A Review: “An Unfinished Season” by Ward Just

Ward Just provides a rich portrait of life on the North Shore of Chicago during the 1950s. This novel features finely crafted writing and dialogue. It is one of those rare instances where I was hooked by his very first words, which begin as, “The winter of the year my father carried a gun for his own protection was the coldest on record for Chicago.” Nor does the tempo or the beat of the novel falter for a moment thereafter. Needless to say, it is truly a pleasure to read a book like this.

The story portrays the socially prominent Ravan family while centering on Wils, their 19-year-old son. Much of the first part of the book vividly details suburban family life before suburban sprawl when the older suburbs were still surrounded by farms. After the family landscape has been beautifully laid out, the story then follows young Wils Ravan through his eventful senior year at high school and on to a summer filled with work and play; especially play at the numerous debutante parties for the daughters of privilege who grew up in the mansions of Lake Forest and Winnetka.

This is not, however, a paean to the high society of those times, since Wils is more of an observer than a participant in the follies and foibles of the young. That summer season of debutante parties is only briefly covered as a segue into his first love affair and perhaps the most meaningful relationship of his life. Even the parties themselves are viewed with somewhat of a jaundiced eye by Wils, since he lives on a former farm in Quarterday (as opposed to Half Day) rather distant from the exclusive enclaves situated on the North Shore.

Along the way the author also provides a remarkable sense of the zeitgeist of that era. While we remember the Eisenhower years as being placid and tranquil, they were anything but for the corporate heads that had to deal with the growing power of labor unions who were filled with members tired of years of restraint after the Depression and the sacrifices made because of World War II. Wils’ father is the president of a Chicago printing company whose unions went out on strike. The confrontation turned bitter and involved the importation of strikebreakers with violence being committed by both sides.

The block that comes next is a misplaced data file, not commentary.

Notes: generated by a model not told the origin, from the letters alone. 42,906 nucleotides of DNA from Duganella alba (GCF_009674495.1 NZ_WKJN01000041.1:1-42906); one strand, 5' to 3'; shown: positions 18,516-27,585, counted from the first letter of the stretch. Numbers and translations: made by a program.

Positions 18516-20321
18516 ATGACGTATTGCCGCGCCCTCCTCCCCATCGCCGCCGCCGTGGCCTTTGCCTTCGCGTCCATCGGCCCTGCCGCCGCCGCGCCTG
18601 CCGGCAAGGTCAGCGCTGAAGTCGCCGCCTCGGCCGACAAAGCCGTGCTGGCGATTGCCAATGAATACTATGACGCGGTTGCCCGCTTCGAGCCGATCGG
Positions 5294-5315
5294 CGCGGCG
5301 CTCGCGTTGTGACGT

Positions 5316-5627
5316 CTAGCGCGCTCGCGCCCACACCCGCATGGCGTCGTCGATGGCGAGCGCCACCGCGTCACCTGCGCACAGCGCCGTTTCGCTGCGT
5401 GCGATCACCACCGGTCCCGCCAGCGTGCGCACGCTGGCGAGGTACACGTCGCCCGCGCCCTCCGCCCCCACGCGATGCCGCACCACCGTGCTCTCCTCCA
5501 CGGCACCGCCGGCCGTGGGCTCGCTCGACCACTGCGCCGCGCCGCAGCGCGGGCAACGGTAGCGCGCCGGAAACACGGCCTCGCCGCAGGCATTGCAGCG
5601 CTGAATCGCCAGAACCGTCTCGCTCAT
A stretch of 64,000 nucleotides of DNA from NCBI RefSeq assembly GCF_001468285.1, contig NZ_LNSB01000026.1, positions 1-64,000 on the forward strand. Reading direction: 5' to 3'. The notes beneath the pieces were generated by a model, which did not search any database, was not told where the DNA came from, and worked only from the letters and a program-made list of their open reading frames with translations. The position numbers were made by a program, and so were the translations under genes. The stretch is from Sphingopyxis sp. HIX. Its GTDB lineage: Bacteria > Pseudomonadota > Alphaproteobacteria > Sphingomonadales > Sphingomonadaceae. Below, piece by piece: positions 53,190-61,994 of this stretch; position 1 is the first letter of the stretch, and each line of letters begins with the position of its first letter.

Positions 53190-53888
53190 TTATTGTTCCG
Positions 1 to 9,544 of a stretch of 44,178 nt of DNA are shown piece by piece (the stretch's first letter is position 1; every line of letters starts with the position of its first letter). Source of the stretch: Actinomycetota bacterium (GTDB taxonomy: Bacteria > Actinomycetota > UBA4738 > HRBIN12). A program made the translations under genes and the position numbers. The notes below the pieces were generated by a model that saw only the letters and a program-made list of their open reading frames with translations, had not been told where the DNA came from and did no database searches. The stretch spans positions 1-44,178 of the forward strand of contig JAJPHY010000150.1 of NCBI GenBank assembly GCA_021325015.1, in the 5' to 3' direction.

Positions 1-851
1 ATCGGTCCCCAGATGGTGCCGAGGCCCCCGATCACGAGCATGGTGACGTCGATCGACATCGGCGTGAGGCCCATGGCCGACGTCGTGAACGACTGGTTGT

This is also a rather heartfelt portrait of family life in the 1950s with Teddy Ravan as a domineering father accustomed to being in command, but with a wife who has the intelligence to work on him in her subtle way to achieve her own ends. Think “Father Knows Best” when we all know that nowadays it is usually the wife who knows best. The quiet family scenes in this book are portrayed with great sensitivity and insight.

Teddy Ravan is the rough and tumble son of a farmer who had been sponsored by a Lake Forest industrialist for his four years at Dartmouth, where he excelled at hockey and became a star player. He later went on to earn a law degree and marry a socially prominent woman from Connecticut. Her father is an old school maritime lawyer who practices in New York City, but their similar legal backgrounds fail to mask the fact that they have nothing else in common and barely tolerate each other.

Teddy Ravan’s move back to Chicago to work as the lawyer for two Jewish political operatives in an era of rampant anti-Semitism only further added to the disappointment of his father-in-law. It all worked out well for Ravan, however, when the owner of a printing company brought him aboard after he had provided valuable service. The printing company was later renamed Carillo & Ravan, and eventually Teddy took it over after the retirement of his mentor. His growing financial success allowed him to expand his family home in Quarterday. (In spite of living near Chicago for almost 40 years, I have no idea where Quarterday used to be or even if it actually existed. Probably somewhere near Niles, since Half Day is located due west of Highland Park and is still known by that name.)

Wils lost a year in school because of a severe illness that had left him bedridden, so he finished high school a year older than his classmates. Much to his father’s disappointment and to his mother’s pride, Wils turned into a voracious reader during this period. He never did achieve the physique or the temperament necessary to become a sportsman like his dad. His illness and his father’s predilections also kept him at a school in Illinois when many of his former grade school classmates went out east to schools like Hotchkiss.

There is nothing like that heady summer spent as a high school graduate with college and the whole world opening up before him. Wils spends his days working for a newspaper company and his nights going to a jazz club on Bryn Mawr or dressing up in black tie to attend one of the many debutante parties. It is at one of these soirées where he meets and falls in love for the first time in his life with a mysterious and sophisticated young lady from Chicago. She turns out to be Aurora Brune, the daughter of an enigmatic but socially prominent psychiatrist.

The intelligent and wonderfully conceived dialogue between Wils and Aurora is another feature of this novel. This novel is a lush portrait of those times with the bittersweet relationship of Wils and Aurora a decided highlight.